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November 27, 2018 9:34 am
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US Lawmakers’ Concern on Saudi Arabia Prompts Pompeo, Mattis Briefing

avatar by Reuters and Algemeiner Staff

Saudi Arabian Crown Prince Mohammed bin Salman. Photo: Bandar Algaloud / Courtesy of Saudi Royal Court / Handout via Reuters.

Secretary of State Mike Pompeo and Secretary of Defense Jim Mattis will brief the US Senate on Wednesday on the latest developments related to Saudi Arabia, Senator John Cornyn, the number two Senate Republican, told reporters on Monday.

Many US lawmakers, including some of President Donald Trump’s fellow Republicans, have rejected Trump’s embrace of Saudi Arabia. They have called for a strong US response to the murder of prominent Saudi journalist Jamal Khashoggi, and the war in Yemen, which has created one of the world’s most urgent humanitarian disasters.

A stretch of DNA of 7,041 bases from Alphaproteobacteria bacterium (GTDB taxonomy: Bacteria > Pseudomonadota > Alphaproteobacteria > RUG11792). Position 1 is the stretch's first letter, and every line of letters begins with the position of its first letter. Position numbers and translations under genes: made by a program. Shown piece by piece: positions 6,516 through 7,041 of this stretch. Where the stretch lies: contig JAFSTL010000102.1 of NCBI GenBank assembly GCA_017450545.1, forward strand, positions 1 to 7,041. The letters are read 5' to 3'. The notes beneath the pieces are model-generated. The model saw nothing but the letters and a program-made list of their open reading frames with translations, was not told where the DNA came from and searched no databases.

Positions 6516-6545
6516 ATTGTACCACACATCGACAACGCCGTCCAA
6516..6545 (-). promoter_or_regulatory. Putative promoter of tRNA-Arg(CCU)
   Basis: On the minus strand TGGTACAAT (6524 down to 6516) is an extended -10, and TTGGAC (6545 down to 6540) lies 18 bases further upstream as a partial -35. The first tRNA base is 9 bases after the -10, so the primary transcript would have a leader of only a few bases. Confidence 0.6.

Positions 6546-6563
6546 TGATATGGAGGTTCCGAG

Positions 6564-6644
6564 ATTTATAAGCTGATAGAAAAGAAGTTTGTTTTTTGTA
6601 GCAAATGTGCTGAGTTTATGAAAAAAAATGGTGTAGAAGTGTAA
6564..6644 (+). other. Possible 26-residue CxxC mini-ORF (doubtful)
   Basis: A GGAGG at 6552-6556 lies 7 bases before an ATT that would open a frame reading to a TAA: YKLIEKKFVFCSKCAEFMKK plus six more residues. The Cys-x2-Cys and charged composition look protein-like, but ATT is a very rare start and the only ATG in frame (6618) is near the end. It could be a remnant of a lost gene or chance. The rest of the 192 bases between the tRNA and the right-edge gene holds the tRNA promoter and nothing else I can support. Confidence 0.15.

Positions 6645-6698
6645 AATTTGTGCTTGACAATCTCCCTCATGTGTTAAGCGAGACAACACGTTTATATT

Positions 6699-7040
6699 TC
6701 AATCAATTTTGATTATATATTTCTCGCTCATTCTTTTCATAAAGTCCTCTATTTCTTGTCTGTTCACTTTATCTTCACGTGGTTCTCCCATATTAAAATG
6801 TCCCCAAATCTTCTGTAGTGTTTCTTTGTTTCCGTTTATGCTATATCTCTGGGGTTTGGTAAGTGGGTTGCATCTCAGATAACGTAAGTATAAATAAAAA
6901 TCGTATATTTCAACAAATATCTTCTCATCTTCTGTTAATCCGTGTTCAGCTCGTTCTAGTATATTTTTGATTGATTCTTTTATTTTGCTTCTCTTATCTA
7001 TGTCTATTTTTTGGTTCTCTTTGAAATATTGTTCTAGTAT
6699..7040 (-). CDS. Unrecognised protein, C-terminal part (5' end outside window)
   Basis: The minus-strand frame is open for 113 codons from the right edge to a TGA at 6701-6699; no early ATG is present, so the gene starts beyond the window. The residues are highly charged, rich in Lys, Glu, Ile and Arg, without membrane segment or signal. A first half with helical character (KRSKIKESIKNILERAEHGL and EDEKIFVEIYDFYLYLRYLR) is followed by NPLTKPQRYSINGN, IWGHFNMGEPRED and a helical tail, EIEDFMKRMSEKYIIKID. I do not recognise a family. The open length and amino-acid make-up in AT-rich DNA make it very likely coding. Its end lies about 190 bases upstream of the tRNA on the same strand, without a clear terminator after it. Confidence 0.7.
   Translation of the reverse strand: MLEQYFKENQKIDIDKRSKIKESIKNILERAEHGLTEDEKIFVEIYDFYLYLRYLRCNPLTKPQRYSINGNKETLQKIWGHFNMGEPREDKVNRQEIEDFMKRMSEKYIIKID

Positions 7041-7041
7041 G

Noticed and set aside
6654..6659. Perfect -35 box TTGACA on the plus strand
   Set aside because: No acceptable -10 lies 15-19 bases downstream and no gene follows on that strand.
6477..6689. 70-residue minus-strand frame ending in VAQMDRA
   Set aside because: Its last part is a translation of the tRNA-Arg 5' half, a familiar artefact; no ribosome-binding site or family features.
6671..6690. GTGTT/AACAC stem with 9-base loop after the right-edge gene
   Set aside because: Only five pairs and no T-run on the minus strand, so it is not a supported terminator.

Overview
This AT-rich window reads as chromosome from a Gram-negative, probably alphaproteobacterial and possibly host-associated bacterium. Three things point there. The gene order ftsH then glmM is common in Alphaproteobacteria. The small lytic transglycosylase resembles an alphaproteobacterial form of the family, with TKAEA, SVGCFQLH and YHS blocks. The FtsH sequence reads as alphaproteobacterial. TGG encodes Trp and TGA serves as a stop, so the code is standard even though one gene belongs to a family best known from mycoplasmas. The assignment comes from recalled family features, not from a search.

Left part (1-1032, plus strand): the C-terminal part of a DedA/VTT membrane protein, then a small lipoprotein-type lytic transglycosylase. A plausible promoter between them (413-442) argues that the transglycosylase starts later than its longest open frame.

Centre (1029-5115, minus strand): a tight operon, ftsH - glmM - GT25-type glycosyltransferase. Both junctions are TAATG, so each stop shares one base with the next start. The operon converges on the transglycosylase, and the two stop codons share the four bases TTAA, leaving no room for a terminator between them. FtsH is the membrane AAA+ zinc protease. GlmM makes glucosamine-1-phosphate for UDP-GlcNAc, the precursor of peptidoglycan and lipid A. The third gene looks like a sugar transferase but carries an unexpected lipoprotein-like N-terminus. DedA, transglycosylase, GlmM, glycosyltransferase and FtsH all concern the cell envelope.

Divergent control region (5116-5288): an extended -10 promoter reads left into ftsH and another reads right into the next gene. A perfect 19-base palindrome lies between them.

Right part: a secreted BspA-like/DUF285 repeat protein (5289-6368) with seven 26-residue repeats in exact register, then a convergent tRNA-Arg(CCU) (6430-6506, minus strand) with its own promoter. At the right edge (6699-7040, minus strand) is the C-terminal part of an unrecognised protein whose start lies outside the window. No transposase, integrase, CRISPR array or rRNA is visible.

Trump vowed last week to remain a “steadfast partner” of Saudi Arabia and said it was not clear whether Saudi Crown Prince Mohammed bin Salman knew about the plan to kill Khashoggi last month at the Saudi consulate in Istanbul.

The president cast doubt on the CIA assessment that the prince ordered Khashoggi’s killing, telling reporters the agency had not formed a definitive conclusion.

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Senator Bob Corker, the Republican chairman of the Senate Foreign Relations Committee, said earlier this month he wanted Pompeo, Mattis and CIA Director Gina Haspel to come to the Capitol for a classified Senate briefing.

A Senate aide said Haspel is not scheduled to be involved in Wednesday’s briefing, which will take place at 11 a.m. EST. A House of Representatives aide said no similar briefing had been scheduled in that chamber.

Cornyn also said he thought the Senate would vote on a Yemen resolution introduced by Senator Bernie Sanders seeking to pull back any US support for the Saudi-led war in Yemen. Asked if the measure, which failed earlier this year, stood a chance of passage now, Cornyn said he did not want to “give Iran a pass.”

Gulf Arab states have been battling since 2015 to restore a government in Yemen driven out by the Houthis, Shi’ite Muslim fighters that Yemen’s neighbors view as agents of Iran.

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